Pricing: An anti-depressant Featured

7:00pm EDT January 26, 2009

Depression. It’s not just about the economy. Depression slips into our collective psyche. The markets fall in a downturn because investors lose confidence. Fortunately, some of the things your company needs to do in this environment will also lift corporate self esteem and fight the psychologically dangerous side of a downturn.

“There are lots of opportunities for improvement in this kind of a market,” says Jim Lane, director of GBQ Redbank Advisors, GBQ Partners LLC. “You have some of the traditional barriers to change now removed, in part because it’s become more about survival instead of incrementally doing better, but also because people are more willing to change at times like this.”

Smart Business spoke with Lane about value ideas and pricing opportunities that can be used during a downturn, and the positive impacts they can have.

What value ideas should companies use?

Since some prices are falling, look at the supply chain and procurement functions. There are opportunities to get certain commodities at lower prices. Petroleum, for example, was being sold at double or more than where it is now just a few months ago.

Transportation companies fall under pressure and become more price competitive during a downturn, so consider trading a long-term commitment for a lower rate.

For many, variable costs will naturally be falling as order volume is reduced. In those situations, look to fixed and overhead costs to make sure they are kept in line with variable costs on a percentage basis.

Surprisingly, this may be an excellent time to launch new products and services, especially ones that are in tune with the times and generate cost savings for your customers. People are looking for new things and they’re looking to change. Look at how your customers want their suppliers to change, and then make those changes.

How has the economy affected pricing?

One of the biggest ways pricing is affected is when company professionals get worried about the future — giving discounts just to lock in a deal, or overcompensating for customer service failures by giving things away for free. This behavior can be very destructive to profit. Sometimes we forget, but a 10 percent discount means selling 67 percent more to make up the lost profitability. Pricing is such a huge profitability lever — just a 1 percent improvement in price is equivalent to an 11 percent cost reduction effort.

What can be done about pricing?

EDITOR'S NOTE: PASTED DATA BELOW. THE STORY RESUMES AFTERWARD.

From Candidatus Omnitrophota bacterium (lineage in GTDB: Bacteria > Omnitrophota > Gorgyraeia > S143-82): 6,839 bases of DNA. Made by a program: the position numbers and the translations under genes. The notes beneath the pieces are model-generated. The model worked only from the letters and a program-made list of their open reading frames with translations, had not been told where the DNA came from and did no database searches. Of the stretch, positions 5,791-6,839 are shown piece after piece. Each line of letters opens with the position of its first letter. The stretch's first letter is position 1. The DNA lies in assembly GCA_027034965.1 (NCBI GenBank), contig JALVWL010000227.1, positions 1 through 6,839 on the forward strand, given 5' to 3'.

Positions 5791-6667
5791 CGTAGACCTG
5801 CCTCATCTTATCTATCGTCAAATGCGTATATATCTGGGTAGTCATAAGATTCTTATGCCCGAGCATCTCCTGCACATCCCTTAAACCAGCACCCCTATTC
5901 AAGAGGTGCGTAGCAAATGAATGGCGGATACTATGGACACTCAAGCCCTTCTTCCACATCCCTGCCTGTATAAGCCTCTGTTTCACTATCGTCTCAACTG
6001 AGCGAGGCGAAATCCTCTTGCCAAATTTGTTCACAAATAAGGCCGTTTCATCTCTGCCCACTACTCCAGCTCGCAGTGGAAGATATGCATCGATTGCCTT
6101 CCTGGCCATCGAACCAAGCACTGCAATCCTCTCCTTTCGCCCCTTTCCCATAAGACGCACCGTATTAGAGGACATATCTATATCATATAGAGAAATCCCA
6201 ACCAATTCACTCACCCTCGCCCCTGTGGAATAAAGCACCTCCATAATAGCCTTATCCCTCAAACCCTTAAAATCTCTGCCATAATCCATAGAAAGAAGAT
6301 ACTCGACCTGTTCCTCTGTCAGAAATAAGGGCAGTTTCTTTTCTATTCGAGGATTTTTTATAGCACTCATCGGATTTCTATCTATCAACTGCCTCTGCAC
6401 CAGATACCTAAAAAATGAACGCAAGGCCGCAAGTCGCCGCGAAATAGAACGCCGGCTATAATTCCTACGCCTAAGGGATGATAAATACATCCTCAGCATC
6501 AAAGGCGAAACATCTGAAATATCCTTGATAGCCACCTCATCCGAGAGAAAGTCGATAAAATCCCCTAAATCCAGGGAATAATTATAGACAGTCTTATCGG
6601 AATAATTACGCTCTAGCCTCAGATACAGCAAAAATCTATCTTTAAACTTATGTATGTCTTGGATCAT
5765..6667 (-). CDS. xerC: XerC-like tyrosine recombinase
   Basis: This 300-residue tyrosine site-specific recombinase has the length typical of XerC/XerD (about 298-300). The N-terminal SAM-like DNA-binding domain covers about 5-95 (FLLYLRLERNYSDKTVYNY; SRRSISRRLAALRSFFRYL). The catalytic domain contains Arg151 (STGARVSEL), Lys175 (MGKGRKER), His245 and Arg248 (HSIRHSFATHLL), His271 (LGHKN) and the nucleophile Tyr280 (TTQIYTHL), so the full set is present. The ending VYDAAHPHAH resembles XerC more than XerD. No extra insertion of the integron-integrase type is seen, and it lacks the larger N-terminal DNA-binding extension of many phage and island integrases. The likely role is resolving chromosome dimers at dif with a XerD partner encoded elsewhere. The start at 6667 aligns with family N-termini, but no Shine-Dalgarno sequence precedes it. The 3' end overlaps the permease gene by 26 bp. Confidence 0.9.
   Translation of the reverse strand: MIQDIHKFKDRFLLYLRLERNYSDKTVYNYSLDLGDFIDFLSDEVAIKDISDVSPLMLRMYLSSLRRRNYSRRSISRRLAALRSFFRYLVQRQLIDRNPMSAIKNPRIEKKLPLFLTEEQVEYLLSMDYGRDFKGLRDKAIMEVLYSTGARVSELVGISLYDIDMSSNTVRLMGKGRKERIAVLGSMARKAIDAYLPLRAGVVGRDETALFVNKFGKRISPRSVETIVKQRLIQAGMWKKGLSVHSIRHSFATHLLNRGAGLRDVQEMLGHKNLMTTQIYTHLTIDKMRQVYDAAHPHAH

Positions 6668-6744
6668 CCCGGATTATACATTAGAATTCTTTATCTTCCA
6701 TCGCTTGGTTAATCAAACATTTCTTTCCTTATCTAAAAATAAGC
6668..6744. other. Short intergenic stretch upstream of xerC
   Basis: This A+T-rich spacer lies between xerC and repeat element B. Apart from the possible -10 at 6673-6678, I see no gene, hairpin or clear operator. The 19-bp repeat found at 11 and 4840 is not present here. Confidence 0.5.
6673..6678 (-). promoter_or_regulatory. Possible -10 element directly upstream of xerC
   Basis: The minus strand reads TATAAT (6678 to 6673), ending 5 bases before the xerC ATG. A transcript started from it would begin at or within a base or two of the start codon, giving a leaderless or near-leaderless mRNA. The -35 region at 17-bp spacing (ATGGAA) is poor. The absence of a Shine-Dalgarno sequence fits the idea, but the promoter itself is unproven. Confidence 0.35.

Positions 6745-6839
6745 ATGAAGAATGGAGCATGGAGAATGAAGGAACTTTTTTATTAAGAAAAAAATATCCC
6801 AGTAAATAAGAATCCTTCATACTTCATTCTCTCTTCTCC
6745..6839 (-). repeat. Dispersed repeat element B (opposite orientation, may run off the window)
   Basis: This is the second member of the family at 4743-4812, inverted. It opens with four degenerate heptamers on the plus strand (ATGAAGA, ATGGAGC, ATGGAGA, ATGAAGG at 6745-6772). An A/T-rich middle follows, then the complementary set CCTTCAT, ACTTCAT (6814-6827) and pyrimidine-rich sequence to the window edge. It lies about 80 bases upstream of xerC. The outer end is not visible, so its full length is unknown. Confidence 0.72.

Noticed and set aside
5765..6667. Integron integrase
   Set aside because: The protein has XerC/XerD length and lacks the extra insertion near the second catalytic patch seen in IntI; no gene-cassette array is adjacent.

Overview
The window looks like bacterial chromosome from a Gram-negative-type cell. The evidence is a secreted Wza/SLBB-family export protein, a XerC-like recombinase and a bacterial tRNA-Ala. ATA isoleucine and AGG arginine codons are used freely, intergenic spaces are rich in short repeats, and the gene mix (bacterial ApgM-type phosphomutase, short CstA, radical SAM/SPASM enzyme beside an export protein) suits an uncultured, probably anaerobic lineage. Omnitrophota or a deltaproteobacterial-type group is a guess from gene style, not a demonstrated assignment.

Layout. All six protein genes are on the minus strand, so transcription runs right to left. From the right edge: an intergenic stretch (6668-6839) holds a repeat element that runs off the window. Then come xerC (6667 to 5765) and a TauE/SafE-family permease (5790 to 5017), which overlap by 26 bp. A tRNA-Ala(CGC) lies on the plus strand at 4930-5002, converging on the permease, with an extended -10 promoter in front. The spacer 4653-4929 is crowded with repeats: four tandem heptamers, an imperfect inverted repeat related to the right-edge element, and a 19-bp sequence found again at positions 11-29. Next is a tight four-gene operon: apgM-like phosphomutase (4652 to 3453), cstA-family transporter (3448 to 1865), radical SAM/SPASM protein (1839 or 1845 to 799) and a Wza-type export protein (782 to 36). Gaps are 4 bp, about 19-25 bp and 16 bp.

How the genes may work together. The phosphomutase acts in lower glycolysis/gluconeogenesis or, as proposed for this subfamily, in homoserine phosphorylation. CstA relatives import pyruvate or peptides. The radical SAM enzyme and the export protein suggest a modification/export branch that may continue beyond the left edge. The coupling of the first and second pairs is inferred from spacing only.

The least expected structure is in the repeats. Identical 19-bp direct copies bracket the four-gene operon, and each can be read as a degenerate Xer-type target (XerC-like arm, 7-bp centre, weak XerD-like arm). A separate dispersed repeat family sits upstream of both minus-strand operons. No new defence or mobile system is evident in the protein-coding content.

To move toward a culture of pricing excellence, you must first understand your value proposition to your customers. Actually sit down with your customer and ask: What is our product worth to you? Does it lower your costs? Does it enhance your performance?

Understand in real economic terms the impact of your product or service on the company or individual that buys it. Take copious notes and be sure to share this information with the entire company. It’s empowering for employees to know how they affect the lives of customers, and this feeling of making a contribution to someone else is the beginning of a cure for downturn thinking.

What strategy can a business put in place to move toward an improvement in pricing?

First, get a handle on discounts. There are a lot of different things that actually turn out to be the equivalent of a discount, and people don’t think about them because they’re stealthy or hidden. They give away freight or expenses as part of the deal, or they give away accessories that go with the product as opposed to charging separately for them. They give friend and family discounts. They give discounts that can be used additively, for instance, reducing prices in January and allowing customers to further reduce the price by using leftover holiday coupons. Watch how the various offers you have add up and make sure that you’re consistent about not doubling up on them.

Second, examine buying behaviors at the transaction level. By examining the extremes you can learn about company and buyer behaviors. Ask why customers are able to buy your product for so little and how you can get them up toward the average. Then ask why some customers are willing to pay so much. What value are they seeing or what approaches are you using that you could use across your organization and customer base to improve pricing? Again, looking at the upper extremes of order values is healthy for the corporate esteem.

Third, determine your pricing floor, which is cost plus the minimum acceptable margin for an order. Then compare that floor to current pricing behavior and price lists and ensure that no order is accepted below the floor. This typically requires a pricing control structure and a chief pricing officer to enforce compliance and approve discounts.

What are the benefits of implementing a pricing strategy?

The beauty of pricing is that although the homework is daunting, implementation is simple and it has a huge impact on profitability. If you get a 1 percent increase in price, it drops straight to the bottom line. It is unlike most improvement efforts, where you have to apply some additional cost. In pricing, if you get a price increase for the same product without changing the product, all of that falls to the bottom line. It’s an efficient way to generate additional profitability. In my experience, customers don’t even realize how much discounting is going on, so they don’t even miss it when it’s eliminated.

JIM LANE is director of GBQ Redbank Advisors, GBQ Partners LLC. Reach him at (614) 947-5257 or